There may be not a single true Scotsman libertarian in the running for the Republican presidential nomination in 2016, but candidates—announced, putative, longshot—are paying lip service, or positioning themselves as champions against it, like never before.
There could be a handful of senators you might identify as libertarianish—you can hash it out in the comments—but would Sen. Lindsey Graham (R-SC) come to mind? His ideological soulmate Sen. John McCain (R-Ariz.), who likened libertarianish political figures like Sen. Rand Paul (R-Ky.), Ted Cruz (R-Tex.), and Rep. Justin Amash (R-Mich.), or "whoever," to "wacko birds." But Graham says, sure, libertarians might be loud, but it's just a tactical difference. Graham's with libertarians.
From a Gazette profile that begins "Call Lindsey Graham the adult in the room":
"Libertarians want smaller government. Count me in. Libertarians want oversight of government programs and making sure that your freedoms are not easily compromised. Count me in. Ted Cruz wants to fight Obamacare. Count me in," Graham says.
"Our view of limited government and free enterprise is pretty commonly shared," he continues. "What we wind up doing is having tactical differences."
One difference is that for Graham, regardless of the issue, "I want to fix it rather than yell about it."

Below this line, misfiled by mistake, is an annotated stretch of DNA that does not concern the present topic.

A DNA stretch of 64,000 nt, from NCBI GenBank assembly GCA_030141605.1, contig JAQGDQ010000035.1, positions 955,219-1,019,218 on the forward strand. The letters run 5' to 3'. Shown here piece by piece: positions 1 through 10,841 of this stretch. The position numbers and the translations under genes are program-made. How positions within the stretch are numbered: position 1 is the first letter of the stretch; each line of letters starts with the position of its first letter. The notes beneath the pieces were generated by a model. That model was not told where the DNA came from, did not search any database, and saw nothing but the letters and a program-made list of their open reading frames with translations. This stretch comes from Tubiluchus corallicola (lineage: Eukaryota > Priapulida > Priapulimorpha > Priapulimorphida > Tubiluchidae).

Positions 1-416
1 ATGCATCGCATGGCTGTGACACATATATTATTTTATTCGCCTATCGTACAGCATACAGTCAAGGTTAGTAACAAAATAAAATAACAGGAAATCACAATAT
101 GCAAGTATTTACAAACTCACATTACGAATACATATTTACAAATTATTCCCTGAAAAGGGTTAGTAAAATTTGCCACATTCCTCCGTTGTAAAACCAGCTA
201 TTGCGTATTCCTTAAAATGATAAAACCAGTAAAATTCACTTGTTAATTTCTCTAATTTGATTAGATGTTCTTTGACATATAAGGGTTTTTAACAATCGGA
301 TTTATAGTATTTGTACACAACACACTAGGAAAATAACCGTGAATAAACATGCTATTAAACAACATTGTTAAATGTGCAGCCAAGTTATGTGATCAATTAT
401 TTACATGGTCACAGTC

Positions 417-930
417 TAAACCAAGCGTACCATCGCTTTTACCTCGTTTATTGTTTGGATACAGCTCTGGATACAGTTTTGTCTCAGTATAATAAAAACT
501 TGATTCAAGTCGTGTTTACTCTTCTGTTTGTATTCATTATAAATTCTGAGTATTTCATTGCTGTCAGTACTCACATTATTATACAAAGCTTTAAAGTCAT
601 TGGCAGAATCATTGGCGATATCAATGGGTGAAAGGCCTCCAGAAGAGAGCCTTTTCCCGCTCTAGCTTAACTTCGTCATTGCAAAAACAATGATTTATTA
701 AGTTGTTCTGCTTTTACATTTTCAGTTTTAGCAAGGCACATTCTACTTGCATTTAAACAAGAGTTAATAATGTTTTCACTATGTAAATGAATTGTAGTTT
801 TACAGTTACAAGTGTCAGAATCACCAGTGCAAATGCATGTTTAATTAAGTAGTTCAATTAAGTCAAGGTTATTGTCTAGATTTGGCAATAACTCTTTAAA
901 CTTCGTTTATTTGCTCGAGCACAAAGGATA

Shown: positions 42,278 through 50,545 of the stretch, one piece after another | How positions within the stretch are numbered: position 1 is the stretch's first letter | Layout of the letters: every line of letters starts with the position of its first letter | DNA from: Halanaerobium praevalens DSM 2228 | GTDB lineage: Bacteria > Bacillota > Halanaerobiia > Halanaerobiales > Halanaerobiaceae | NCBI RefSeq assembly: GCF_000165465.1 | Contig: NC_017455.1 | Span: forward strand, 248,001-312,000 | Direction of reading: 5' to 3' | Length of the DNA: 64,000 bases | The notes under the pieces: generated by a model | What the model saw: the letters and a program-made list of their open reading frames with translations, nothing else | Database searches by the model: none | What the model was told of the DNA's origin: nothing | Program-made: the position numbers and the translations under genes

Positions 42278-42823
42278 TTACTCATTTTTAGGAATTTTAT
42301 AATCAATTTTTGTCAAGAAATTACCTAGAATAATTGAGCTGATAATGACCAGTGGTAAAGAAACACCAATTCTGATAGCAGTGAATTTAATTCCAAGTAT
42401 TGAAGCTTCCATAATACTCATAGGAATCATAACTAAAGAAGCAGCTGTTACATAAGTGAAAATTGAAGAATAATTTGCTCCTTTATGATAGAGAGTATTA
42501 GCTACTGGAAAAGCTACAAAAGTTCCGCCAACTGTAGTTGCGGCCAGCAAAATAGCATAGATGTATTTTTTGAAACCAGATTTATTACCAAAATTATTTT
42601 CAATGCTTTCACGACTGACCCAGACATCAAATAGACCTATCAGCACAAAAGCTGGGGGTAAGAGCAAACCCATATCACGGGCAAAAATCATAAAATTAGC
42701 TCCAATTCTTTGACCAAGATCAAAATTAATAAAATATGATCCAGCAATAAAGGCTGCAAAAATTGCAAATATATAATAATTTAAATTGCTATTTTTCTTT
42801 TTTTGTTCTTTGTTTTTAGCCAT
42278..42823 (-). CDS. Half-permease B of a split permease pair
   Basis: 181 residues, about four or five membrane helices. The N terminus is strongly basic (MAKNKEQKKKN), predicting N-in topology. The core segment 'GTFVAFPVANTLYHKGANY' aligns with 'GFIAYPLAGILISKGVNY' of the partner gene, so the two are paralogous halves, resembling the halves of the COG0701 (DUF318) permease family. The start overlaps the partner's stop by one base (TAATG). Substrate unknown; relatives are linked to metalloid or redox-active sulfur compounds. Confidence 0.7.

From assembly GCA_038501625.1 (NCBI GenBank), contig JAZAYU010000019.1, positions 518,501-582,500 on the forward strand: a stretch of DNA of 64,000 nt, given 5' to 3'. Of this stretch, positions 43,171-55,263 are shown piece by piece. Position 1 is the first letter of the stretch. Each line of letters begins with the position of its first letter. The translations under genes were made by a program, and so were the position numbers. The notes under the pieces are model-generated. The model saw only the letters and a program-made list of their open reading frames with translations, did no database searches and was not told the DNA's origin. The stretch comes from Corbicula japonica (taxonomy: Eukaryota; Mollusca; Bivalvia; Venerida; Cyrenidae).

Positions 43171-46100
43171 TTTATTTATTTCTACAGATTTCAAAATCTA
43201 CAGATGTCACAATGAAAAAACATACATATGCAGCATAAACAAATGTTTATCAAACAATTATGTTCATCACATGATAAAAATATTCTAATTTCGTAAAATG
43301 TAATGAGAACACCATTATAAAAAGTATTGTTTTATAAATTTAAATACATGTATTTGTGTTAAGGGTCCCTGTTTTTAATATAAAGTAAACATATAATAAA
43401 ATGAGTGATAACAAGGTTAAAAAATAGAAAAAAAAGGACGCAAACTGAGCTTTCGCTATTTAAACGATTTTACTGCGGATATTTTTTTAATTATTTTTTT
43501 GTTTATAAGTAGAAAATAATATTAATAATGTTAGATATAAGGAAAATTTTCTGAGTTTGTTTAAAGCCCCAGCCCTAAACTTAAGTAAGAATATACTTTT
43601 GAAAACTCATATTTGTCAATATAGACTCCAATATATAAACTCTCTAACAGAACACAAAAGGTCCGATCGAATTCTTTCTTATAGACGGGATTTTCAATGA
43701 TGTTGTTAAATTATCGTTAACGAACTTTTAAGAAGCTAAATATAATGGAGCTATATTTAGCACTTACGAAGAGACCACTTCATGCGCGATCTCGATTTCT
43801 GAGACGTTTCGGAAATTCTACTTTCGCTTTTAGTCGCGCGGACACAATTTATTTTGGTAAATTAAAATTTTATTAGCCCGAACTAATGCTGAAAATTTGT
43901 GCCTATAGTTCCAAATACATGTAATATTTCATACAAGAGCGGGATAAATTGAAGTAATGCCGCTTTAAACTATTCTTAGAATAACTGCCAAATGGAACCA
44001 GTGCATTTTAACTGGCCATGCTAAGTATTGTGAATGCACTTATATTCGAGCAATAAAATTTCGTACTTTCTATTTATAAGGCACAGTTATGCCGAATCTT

Or just say "shut up." Lindsey Graham, like a lot of Republicans in and out of office, is comfortable talking the talk about "smaller government" and freedoms "not easily compromised," but from the war on terror—which Graham without a doubt wants to expand—to growing federal budgets, something Republicans have barely, if at all, tried to stop, Republicans too are a party of big government.
In the Gazette profile, Graham says he'd run on experience, not rhetoric—though he's obviously not above using that too—something we'll hear from candidates on both sides, especially those with lifetimes in public service. It'll be Vice President Joe Biden's pitch if he runs. And like with Biden, Graham's got a long history in the Congress, so there's nary a problem he insists he'll be able to "fix" that hasn't been there along with him for decades.
Expect a 2016 field, on both sides, flooded with candidates like this, touting their experience watching whatever's "wrong" with America happen from their positions in Washington for decades as credentials for "running" the country, and ready to rhetorically appropriate whatever popular or useful ideology might be hanging there for the taking.